I'm conducting a social experiment, exploring the streets of San Francisco with a pair of Google Glass, the $1,500 dollar wearable computer with a built in camera.
Most people are just curious, but one guy is not happy to see me.
"Google Glasses are about to go in the garbage," he says.
Then he curses. "They're non privacy..they're EXPLETIVE interrupting the world."
The exchange happened in the city's famed Haight Ashbury district.
The same area where resident Sarah Slocum ran into some trouble because she says she was wearing Google Glass.
Inside a bar called Molotovs, Slocum says she turned on the camera when things turned nasty.
"I never experienced any animosity from wearing Google Glass and it completely took me off guard."
The late night confrontation was apparently part of an angry backlash against Silicon Valley employees who some say are driving up rent prices in an already expensive market.
Though Slocum doesn't even work for a technology company, several San Francisco bars, including Molotovs, have now banned the use of Google Glass because of concerns about privacy.
Unlike a smartphone, it's not exactly clear when someone is recording with the new technology.
What do you think about Google Glass? Let us know in the comments below.
Teenager Ye Meng Yuan didn't die from a plane crash at San Francisco International Airport last July. She actually survived the impact - only to die shortly later when a fire truck ran over her.
Now, newly released video obtained by CBS suggests emergency workers saw Ye's injured body on the ground before she was fatally struck - challenging earlier claims that she was accidentally run over because she may have been covered in firefighting foam.
In the footage, one firefighter tried to stop an emergency vehicle racing toward the scene.
"Whoa, whoa, whoa! Stop, stop, stop! There's a body ... there's a body right there. Right in front of you," the firefighter told the driver.
The video was captured on a camera attached to a firefighter's helmet. CBS said it obtained the footage from a source close to Ye's family.
Another video from a fire truck shows a firefighter on the ground directing the truck around a victim, who was not covered in foam at the time.
Ye was eventually run over by a fire truck, San Francisco Fire Department Chief Joanne Hayes-White said last July.
"I particularly want to express our condolences and apologies to the family of Ye Meng Yuan," the chief said. "We're heartbroken. We're in the business of saving lives ... There's not a lot of words to describe how badly we feel about it."
A California coroner ruled that Ye was alive when flung from the plane but died of "multiple blunt injuries that are consistent with being run over by a motor vehicle."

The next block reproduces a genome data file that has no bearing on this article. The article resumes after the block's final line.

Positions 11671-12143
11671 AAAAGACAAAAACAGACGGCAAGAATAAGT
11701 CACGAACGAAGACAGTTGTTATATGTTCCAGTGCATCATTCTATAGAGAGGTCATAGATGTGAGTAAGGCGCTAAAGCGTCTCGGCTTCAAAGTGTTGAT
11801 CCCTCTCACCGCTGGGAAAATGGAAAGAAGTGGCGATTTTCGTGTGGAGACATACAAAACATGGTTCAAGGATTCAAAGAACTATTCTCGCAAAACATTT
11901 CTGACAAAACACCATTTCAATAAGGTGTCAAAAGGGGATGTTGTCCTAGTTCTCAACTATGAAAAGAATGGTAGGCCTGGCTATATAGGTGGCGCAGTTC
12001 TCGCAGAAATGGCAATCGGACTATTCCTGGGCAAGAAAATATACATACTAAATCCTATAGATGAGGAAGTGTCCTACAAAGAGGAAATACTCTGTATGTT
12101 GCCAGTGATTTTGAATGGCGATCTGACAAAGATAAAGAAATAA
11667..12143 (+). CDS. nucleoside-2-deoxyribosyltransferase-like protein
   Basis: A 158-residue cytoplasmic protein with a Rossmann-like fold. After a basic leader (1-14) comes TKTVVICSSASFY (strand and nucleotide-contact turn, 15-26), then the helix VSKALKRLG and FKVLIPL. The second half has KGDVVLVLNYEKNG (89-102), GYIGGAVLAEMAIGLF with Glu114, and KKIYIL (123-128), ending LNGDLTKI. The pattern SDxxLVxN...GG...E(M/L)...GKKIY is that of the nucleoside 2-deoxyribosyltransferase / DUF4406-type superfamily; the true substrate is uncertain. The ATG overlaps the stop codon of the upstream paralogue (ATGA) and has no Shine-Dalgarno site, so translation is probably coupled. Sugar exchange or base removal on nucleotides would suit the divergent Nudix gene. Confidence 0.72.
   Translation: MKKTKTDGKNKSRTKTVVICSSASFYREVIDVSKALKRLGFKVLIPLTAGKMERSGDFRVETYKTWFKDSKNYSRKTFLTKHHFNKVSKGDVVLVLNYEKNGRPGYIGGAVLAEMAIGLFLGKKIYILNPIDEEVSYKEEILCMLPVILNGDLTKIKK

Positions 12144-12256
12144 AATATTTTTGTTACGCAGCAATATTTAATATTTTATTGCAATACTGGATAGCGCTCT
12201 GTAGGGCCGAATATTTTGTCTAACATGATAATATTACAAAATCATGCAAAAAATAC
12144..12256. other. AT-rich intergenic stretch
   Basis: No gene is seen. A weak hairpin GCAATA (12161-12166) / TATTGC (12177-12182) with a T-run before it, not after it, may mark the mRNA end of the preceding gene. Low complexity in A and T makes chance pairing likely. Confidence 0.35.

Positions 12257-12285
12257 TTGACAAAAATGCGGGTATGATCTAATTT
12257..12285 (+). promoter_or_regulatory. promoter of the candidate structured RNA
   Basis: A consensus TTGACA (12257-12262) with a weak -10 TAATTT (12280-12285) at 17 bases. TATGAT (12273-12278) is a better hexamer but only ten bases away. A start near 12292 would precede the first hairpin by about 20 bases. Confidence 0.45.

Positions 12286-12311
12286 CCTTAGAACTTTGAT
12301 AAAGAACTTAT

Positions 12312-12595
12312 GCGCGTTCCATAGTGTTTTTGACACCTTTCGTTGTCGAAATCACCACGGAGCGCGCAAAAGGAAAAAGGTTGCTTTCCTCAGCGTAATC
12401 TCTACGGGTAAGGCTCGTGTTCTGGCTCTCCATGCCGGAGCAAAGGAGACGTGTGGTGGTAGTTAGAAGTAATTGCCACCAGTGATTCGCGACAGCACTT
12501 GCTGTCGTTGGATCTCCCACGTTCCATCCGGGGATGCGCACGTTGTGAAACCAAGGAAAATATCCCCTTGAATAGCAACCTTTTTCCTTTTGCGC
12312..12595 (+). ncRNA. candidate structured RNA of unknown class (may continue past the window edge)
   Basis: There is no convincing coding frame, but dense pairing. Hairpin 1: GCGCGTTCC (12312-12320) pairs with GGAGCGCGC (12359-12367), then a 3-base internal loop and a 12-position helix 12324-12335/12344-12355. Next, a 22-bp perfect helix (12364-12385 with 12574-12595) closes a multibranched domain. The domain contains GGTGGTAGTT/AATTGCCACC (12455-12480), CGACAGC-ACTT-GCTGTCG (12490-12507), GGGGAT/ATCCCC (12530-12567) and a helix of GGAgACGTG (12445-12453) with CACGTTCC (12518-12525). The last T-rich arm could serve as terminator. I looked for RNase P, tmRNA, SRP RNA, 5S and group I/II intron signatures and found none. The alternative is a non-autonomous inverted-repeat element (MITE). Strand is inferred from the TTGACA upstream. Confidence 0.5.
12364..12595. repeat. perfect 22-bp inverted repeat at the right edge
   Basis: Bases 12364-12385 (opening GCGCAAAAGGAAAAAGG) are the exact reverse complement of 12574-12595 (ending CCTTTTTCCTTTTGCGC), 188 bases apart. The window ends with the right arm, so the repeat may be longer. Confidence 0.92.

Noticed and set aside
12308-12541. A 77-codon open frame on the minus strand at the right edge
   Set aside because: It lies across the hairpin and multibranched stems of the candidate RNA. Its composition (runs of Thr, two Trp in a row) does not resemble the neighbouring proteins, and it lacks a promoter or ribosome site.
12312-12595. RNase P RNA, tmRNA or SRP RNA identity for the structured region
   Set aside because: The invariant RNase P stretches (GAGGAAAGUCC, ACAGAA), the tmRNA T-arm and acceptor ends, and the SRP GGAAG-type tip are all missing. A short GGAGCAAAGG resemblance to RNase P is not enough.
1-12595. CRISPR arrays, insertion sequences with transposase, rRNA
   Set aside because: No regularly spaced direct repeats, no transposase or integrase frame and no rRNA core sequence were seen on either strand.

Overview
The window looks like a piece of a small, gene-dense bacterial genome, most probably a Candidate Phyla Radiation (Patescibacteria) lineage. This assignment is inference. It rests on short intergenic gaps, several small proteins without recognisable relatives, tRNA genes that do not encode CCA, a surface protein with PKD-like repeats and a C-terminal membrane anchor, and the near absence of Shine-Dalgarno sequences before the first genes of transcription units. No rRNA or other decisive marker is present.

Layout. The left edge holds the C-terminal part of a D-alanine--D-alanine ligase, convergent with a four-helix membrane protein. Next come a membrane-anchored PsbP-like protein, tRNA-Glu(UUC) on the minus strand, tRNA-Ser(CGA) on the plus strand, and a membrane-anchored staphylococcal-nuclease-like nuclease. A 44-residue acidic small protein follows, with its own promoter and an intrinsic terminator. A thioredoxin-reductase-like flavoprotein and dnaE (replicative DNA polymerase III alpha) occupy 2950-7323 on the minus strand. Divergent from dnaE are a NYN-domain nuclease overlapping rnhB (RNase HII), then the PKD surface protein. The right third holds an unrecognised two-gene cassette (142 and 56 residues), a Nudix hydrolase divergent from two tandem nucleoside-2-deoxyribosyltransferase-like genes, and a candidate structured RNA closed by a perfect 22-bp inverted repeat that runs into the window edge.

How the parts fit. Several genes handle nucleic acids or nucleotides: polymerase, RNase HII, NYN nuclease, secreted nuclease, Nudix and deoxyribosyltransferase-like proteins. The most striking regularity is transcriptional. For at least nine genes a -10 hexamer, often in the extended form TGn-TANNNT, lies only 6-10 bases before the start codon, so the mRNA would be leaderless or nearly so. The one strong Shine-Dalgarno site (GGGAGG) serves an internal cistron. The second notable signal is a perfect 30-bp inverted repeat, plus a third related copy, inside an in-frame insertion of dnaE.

"Those injuries she received, she was alive at the time," San Mateo County Coroner Robert Foucrault said.
The 16-year-old girl's parents have filed a claim against the city and county of San Francisco, saying emergency responders "were grossly negligent."
Attorneys for Ye's family say emergency workers who spotted Ye on the ground "failed to move her to a safe location, failed to mark her location; failed to protect her from moving vehicles in the vincinity of the Aircraft where it was known that vehicles would be traveling; failed to alert commanders at the scene; and/or abandoned Ye Meng Yuan in a perilous location."
A court may eventually have to decide whether fire crews in the video were negligent and should be held accountable for the girl's death.
The San Francisco Fire Department has not responded to CNN's request for comment. CBS said the fire department wouldn't comment on their report due to pending litigation.
Two other people died when Asiana Airlines Flight 214 crash-landed at the San Francisco airport. The National Transportation Safety Board said the jet descended in altitude faster than it should have, and had a slower forward speed than intended.
She checked herself into a hospital weeks ago for a bladder infection. But nobody could've predicted it would end like this.
When Lynne Spalding went missing from San Francisco General Hospital, her friends frantically searched and left messages on a Facebook page to keep each other hopeful. On Tuesday, the messages on the "Find Lynne" Facebook pageturned from hope to anger.
A body was found in an exterior stairwell of the hospital, and the San Francisco Sheriff's Department says it is believed to be Spalding, also known as Lynne Ford.
"While the medical examiner will make the final determination of identity, we have enough information at this time to conclude it is Ms. Spalding Ford," according to a joint statement released by the sheriff's department and the hospital.
"... Her disappearance has ended tragically and at this time we do not know what happened."